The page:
My background in criminology, politics and law really combine to enable me to provide a range of different perspectives on the work my team does. As a result, I feel that my contributions are really valued and become part of the important work of the Agency.
My favourite thing about the graduate program is how many opportunities you have to get out of your comfort zone and experience new things; my first rotation was in the Land and Public Law Team, where I was able to use my law degree in a really different way compared to how I use it now. I’m also about to head off to Regional WA for three months for a Regional Rotation, where I can provide on-the-ground support for regional and remote First Nations communities.
Through many learning and development opportunities (both those open to grads and to the whole Agency) I have been able to build my knowledge on things including Deficit Discourse, the history of Indigenous policy in Australia, policy-writing and economics. By trying a little bit of everything, you get a chance to work out what you’re good at, what you’d like to develop and what you want from your career – a lot of my friends in other graduate programs don’t always get the same chances to experiment and learn.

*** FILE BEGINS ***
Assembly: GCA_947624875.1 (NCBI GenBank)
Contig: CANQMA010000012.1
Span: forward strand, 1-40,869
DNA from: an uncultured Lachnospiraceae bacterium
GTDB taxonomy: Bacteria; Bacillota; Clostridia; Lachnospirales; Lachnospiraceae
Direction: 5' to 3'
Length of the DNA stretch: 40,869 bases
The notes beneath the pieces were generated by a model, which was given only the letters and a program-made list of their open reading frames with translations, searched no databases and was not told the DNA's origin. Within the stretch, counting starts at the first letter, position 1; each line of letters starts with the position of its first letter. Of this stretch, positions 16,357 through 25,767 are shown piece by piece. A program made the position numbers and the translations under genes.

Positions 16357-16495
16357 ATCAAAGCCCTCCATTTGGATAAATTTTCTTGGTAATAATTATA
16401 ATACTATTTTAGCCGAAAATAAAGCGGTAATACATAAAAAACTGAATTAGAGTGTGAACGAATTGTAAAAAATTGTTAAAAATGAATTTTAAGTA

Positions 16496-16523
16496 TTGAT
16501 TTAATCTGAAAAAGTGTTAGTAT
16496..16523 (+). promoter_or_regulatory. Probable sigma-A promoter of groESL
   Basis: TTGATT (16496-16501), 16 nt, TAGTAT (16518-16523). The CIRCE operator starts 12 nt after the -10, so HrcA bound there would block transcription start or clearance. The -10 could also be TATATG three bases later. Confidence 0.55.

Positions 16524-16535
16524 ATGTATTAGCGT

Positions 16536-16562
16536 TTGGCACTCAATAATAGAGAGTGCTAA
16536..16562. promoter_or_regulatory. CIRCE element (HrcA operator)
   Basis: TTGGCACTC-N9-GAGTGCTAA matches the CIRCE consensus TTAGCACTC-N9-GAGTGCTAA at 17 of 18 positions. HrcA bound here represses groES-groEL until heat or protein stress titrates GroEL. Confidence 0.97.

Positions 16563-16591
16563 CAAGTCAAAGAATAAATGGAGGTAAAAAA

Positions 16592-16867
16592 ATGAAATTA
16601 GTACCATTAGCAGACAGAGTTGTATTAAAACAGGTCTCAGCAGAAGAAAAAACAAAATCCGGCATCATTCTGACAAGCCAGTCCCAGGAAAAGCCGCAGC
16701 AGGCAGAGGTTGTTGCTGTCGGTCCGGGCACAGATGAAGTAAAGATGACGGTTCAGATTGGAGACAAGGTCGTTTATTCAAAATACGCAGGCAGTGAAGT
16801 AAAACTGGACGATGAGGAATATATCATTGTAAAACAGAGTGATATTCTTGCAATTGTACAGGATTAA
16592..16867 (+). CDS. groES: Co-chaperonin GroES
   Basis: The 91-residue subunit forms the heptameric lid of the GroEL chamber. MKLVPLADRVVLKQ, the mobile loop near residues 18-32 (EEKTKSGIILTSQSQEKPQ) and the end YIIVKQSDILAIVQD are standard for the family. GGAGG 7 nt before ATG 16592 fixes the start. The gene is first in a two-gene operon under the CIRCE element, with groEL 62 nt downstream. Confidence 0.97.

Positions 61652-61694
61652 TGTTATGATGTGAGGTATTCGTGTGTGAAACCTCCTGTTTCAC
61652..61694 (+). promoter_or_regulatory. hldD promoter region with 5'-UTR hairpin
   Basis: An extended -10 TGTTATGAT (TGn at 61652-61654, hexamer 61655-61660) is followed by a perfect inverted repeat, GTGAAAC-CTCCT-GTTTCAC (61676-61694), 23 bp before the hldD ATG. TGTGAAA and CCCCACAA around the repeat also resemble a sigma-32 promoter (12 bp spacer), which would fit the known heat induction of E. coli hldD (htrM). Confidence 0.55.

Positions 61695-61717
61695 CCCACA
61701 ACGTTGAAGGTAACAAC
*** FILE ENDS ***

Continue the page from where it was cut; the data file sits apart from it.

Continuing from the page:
One of my top tips for applicants is to take the application process one step at a time and to really focus on learning more about NIAA and the work we do before you get through to the assessment and interview stages. From there, just trust in the knowledge that you have and really focus on engaging with the people in your interviews – this makes the whole process a lot less daunting! Also I can attest to the fact that most of the people interviewing you are lovely and really want to see you do well.
It’s also worth remembering that there is no one ‘perfect’ applicant – in my graduate cohort we come from a range of academic disciplines and work experience backgrounds – from art galleries and TV stations, to laboratories and everything in-between. What unites us is our passion for what we do and for learning more about the Indigenous Affairs space.
Iva Mencevska, NIAA 2021 Graduate
Oliver Lethbridge, NIAA 2021 Graduate
Tamika Burrowes, 2021 NIAA Graduate
Anna Churack, 2021 NIAA Graduate
Isabelle Kenardy, 2021 NIAA Graduate
Tal Szumer Menashe, 2021 NIAA Graduate
My name is Indi Amaroo Lowe. I am a Peek Whurrong woman from the Maar Nation and I am graduate in the NIAA Graduate Program 2021.